The Jakarta Post
Despite the rise of sectarian sentiments simmering across the country, the Religious Affairs Ministry’s nationwide survey report arrived at a conclusion: Indonesia is still a harmonious country.
The survey, done from November to December 2017, asked 7,140 respondents from 34 provinces across Indonesia about their view on living in a diverse community.
Banten and Aceh have the lowest score, with 60.7 and 60 respectively. The ministry put them in the category of “medium-level harmony”, while most other provinces have high scores, with labels “harmonious” and “very harmonious”.
The three provinces with the highest scores are East Nusa Tenggara (83.4), Papua (82) and North Sulawesi (81).
Despite rising sectarianism after its 2017 gubernatorial election, Jakarta achieved 12th place with 78.9, higher than Central Java with 78.7 and Yogyakarta with 72.9.
The national average stands at 72.7 in 2017, lower than 75.4 in 2016 and 75.3 in 2015.
“Jakarta has learned from the incident and they tried to be better,” said Farhan Muntafa, a consultant with the ministry’s Research and Development Department.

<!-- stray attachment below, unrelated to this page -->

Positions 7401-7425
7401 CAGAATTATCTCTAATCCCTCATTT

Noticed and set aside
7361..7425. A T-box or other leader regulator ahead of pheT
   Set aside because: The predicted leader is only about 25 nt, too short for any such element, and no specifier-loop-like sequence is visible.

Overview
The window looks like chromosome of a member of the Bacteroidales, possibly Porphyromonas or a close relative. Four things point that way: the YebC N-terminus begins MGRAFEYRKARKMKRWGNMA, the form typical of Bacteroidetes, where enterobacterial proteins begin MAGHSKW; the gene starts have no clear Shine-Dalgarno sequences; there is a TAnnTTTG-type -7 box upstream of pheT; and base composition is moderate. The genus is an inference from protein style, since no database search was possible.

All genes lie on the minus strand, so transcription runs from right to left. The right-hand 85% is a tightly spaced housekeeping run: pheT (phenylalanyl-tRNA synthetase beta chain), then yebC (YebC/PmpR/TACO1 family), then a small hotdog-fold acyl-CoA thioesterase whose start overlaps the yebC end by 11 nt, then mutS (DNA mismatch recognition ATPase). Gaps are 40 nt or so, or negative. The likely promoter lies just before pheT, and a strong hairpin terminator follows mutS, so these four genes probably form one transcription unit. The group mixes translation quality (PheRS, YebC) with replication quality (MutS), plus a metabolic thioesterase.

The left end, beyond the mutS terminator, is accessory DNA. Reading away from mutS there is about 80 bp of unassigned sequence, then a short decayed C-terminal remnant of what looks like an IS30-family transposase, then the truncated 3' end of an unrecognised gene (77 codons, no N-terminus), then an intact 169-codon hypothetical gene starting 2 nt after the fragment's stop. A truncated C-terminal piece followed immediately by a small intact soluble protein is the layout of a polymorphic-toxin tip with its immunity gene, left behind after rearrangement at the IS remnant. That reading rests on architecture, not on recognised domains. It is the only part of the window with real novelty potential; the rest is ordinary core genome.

Department head for religious life Muharram Marzuki said although most provinces had high scores in tolerance and harmony, the community must be more alert in the upcoming regional elections. He also recommended more taking more care in using social media.
Islamic scholar Azyumardi Azra said the survey was good news that must be spread to the community. Some violations that happened are incidental and only happen in several places and could not be generalized, he said.
“It proves that there is no big impact of the hoaxes spread and the Jakarta gubernatorial election. We have always been a harmonious country," he said.
The ministry’s survey is contradictory to other surveys done by several non-governmental organizations (NGOs), such as human rights group Setara Institute.
In 2017, Setara saw the divisive 2017 Jakarta gubernatorial election, which was plagued with the politicization of religious identities and intolerance, had resulted in increasing number of violations and religious persecutions in Jakarta, Depok and Bogor in West Java and Yogyakarta. (evi)